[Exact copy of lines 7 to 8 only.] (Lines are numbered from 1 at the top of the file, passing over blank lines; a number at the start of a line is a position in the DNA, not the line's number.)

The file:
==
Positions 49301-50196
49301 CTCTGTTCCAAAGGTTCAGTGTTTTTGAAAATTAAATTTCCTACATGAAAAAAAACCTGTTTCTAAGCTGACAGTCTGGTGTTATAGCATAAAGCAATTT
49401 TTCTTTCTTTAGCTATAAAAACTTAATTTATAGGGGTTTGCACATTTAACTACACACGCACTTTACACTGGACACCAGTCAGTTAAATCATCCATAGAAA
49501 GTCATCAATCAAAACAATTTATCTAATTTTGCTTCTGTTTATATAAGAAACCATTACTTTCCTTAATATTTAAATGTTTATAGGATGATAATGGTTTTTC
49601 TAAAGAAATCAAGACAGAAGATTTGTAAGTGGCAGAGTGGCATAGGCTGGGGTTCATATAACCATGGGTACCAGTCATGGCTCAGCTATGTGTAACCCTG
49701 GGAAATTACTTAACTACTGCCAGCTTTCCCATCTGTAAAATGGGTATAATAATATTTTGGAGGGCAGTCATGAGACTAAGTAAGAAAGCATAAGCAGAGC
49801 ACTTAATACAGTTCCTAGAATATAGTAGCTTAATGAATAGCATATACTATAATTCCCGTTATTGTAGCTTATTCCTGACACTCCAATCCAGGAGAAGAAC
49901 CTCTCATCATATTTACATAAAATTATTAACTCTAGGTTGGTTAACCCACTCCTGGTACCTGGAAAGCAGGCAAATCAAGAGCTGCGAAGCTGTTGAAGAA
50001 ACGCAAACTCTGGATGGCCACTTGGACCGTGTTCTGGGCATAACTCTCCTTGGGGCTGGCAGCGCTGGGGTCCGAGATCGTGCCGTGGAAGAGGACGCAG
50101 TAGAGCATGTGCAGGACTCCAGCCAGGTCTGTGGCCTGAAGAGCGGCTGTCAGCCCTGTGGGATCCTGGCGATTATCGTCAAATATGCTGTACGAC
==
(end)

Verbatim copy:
49801 ACTTAATACAGTTCCTAGAATATAGTAGCTTAATGAATAGCATATACTATAATTCCCGTTATTGTAGCTTATTCCTGACACTCCAATCCAGGAGAAGAAC
49901 CTCTCATCATATTTACATAAAATTATTAACTCTAGGTTGGTTAACCCACTCCTGGTACCTGGAAAGCAGGCAAATCAAGAGCTGCGAAGCTGTTGAAGAA